Every few years, I find an excuse to engage in one of my favorite old-school projects, rebuilding and repainting a kids bicycle.
Let’s paint some flames.
I mean, dragons. We will paint dragons.
This project is approachable for middle-school and high-schoolers. High-interest elementary school kids can definitely accomplish parts of this project with help from an involved adult. This project does involve dangerous fumes, so great ventilation and respiratory masks are a must. Be prepared to give over your work space for a three days to a week and a half to this project.
This project teaches basic competencies in graphics software, cutter plotter use, mechanic’s tool usage – wrenches, ratchets, etc., and paint prep and execution. These skills are directly transferable to manufacturing, automotive and graphic arts fields (for my fellow CTE/Shop teachers out there). Bike mechanics earn about $12 per hour nationally, offering a student an entry point into the skilled trades.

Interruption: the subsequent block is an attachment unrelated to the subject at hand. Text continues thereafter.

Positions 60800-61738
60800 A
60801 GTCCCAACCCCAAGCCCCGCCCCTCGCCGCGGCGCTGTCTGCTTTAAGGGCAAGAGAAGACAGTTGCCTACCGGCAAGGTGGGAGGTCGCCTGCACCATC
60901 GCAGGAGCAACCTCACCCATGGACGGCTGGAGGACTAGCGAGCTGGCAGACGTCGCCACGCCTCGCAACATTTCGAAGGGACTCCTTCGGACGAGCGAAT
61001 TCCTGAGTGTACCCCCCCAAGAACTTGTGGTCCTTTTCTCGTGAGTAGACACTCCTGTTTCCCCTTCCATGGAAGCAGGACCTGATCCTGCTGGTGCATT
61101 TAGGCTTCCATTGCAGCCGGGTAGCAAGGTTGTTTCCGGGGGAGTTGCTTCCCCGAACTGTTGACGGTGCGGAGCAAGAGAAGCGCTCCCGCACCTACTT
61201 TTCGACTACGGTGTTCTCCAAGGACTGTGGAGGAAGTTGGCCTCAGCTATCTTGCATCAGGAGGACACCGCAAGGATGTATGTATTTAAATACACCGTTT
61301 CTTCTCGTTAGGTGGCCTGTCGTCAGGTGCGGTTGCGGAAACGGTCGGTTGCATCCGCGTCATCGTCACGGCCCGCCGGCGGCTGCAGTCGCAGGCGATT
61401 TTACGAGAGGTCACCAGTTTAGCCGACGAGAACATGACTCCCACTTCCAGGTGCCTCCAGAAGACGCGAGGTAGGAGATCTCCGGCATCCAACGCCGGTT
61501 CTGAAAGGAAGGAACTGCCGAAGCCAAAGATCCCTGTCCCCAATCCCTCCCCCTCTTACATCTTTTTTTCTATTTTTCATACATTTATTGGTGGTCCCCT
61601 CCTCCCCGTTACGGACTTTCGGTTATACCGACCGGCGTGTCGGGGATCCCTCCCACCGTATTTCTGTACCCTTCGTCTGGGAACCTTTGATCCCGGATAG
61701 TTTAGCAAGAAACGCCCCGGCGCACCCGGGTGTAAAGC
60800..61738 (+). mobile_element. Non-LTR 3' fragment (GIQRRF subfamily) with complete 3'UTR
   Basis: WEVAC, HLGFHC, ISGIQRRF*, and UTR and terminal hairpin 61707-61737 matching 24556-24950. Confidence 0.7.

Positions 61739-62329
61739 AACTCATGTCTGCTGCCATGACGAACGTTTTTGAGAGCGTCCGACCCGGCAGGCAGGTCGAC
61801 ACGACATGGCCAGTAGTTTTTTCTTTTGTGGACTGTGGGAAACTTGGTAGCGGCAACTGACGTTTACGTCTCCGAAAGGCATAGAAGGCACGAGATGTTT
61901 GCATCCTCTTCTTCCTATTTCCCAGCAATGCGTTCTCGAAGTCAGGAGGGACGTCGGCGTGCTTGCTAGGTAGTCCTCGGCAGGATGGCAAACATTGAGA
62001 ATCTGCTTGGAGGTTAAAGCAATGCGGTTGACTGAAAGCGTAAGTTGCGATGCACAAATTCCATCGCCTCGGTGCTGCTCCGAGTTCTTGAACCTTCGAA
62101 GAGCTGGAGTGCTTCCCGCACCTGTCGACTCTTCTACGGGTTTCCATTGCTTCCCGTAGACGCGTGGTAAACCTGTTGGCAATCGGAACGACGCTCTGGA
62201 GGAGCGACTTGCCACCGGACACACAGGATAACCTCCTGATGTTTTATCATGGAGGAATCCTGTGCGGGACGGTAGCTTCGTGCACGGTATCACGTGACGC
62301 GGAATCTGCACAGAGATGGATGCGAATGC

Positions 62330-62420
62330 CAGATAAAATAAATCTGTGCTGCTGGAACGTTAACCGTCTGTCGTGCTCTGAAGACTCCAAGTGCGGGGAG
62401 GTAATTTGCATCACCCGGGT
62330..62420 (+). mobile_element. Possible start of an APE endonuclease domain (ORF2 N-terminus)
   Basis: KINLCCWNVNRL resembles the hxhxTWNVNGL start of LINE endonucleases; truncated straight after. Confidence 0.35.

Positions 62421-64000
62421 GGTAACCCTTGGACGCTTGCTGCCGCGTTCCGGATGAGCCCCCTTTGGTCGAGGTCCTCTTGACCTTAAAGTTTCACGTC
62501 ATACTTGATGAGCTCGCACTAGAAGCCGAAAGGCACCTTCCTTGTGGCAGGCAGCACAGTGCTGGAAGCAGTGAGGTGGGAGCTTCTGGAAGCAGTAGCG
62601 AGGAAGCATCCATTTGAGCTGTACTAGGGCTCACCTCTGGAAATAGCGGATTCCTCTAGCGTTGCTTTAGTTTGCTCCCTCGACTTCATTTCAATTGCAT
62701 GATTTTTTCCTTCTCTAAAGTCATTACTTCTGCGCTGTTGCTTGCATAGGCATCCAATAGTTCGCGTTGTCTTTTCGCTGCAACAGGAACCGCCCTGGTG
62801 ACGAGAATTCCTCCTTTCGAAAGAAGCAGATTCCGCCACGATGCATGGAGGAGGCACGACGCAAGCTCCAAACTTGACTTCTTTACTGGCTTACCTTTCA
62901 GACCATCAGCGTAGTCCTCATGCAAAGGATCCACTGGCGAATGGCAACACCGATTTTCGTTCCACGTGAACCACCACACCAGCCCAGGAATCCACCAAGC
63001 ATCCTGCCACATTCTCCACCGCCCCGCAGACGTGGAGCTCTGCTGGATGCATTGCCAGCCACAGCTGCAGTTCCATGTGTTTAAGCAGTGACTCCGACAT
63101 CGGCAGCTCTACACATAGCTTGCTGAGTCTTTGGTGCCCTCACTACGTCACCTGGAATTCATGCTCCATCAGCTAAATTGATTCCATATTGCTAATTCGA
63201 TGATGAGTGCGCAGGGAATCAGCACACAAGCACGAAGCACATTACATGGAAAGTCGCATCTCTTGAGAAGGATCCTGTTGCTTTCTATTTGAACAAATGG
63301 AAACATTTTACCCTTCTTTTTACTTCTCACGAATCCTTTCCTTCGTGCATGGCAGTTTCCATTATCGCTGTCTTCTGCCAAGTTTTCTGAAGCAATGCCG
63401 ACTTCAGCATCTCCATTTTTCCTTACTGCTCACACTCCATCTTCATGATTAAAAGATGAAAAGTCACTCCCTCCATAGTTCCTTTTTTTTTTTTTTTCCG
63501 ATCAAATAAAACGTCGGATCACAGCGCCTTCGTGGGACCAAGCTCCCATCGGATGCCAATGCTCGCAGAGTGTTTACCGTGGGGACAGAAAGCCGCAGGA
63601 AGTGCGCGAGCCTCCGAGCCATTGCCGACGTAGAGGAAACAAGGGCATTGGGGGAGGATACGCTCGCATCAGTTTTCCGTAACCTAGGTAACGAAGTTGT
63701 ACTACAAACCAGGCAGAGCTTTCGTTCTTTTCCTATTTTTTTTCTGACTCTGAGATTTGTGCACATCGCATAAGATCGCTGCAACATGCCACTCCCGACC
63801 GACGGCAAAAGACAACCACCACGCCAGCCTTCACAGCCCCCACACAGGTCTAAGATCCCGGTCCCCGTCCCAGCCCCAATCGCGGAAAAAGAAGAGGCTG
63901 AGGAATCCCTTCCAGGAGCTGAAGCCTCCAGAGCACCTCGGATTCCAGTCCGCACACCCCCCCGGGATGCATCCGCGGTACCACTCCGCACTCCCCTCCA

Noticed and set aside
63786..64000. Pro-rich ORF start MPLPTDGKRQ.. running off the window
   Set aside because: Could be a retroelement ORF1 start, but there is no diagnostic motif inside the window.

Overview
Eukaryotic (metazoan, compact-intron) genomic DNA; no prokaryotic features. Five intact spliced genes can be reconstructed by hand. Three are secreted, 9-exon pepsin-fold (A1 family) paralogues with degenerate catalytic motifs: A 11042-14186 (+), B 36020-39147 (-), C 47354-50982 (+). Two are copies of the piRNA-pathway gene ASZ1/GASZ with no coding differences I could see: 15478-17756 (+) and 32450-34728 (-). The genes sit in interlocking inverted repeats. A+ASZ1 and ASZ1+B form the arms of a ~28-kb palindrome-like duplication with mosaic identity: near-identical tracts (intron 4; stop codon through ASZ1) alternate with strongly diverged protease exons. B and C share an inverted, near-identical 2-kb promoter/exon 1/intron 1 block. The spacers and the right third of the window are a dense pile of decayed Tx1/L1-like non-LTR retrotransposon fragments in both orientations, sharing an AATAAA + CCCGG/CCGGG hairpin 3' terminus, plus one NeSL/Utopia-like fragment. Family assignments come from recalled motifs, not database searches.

In school, I began with donations from student families. I then taught my students how to use tools and the basics of gears, force, torque and work. We fix’m up and get the bikes running. At the end of the experiment, we would give the bikes away to kids who need them. Workshop Houston began with a similar model and Cycle of Houston has given away 100,000 bikes in just over ten years of existence. Bikes can and do change a child’s world by offering opportunities to develop balance, judgement and freedom in the wider community.
Update: I’ve since found my write up from 2011. This is my second or third version of this project.